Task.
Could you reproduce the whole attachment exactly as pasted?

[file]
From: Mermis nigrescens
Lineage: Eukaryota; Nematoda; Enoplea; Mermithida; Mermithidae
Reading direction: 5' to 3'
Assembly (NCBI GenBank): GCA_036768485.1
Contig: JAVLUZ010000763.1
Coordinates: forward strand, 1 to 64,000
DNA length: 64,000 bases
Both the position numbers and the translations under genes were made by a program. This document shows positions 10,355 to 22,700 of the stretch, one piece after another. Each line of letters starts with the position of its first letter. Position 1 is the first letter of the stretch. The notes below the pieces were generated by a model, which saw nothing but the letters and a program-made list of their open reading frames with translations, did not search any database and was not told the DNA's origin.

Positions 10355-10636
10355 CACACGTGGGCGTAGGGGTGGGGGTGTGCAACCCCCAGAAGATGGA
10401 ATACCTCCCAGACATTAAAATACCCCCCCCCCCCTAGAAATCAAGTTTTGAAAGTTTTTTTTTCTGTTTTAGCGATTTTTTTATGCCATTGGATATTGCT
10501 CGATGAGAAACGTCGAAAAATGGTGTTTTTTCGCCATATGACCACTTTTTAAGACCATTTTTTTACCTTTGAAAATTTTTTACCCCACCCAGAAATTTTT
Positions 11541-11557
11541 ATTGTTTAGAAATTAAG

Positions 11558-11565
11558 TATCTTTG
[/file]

From: Mermis nigrescens
Lineage: Eukaryota; Nematoda; Enoplea; Mermithida; Mermithidae
Reading direction: 5' to 3'
Assembly (NCBI GenBank): GCA_036768485.1
Contig: JAVLUZ010000763.1
Coordinates: forward strand, 1 to 64,000
DNA length: 64,000 bases
Both the position numbers and the translations under genes were made by a program. This document shows positions 10,355 to 22,700 of the stretch, one piece after another. Each line of letters starts with the position of its first letter. Position 1 is the first letter of the stretch. The notes below the pieces were generated by a model, which saw nothing but the letters and a program-made list of their open reading frames with translations, did not search any database and was not told the DNA's origin.

Positions 10355-10636
10355 CACACGTGGGCGTAGGGGTGGGGGTGTGCAACCCCCAGAAGATGGA
10401 ATACCTCCCAGACATTAAAATACCCCCCCCCCCCTAGAAATCAAGTTTTGAAAGTTTTTTTTTCTGTTTTAGCGATTTTTTTATGCCATTGGATATTGCT
10501 CGATGAGAAACGTCGAAAAATGGTGTTTTTTCGCCATATGACCACTTTTTAAGACCATTTTTTTACCTTTGAAAATTTTTTACCCCACCCAGAAATTTTT
Positions 11541-11557
11541 ATTGTTTAGAAATTAAG

Positions 11558-11565
11558 TATCTTTG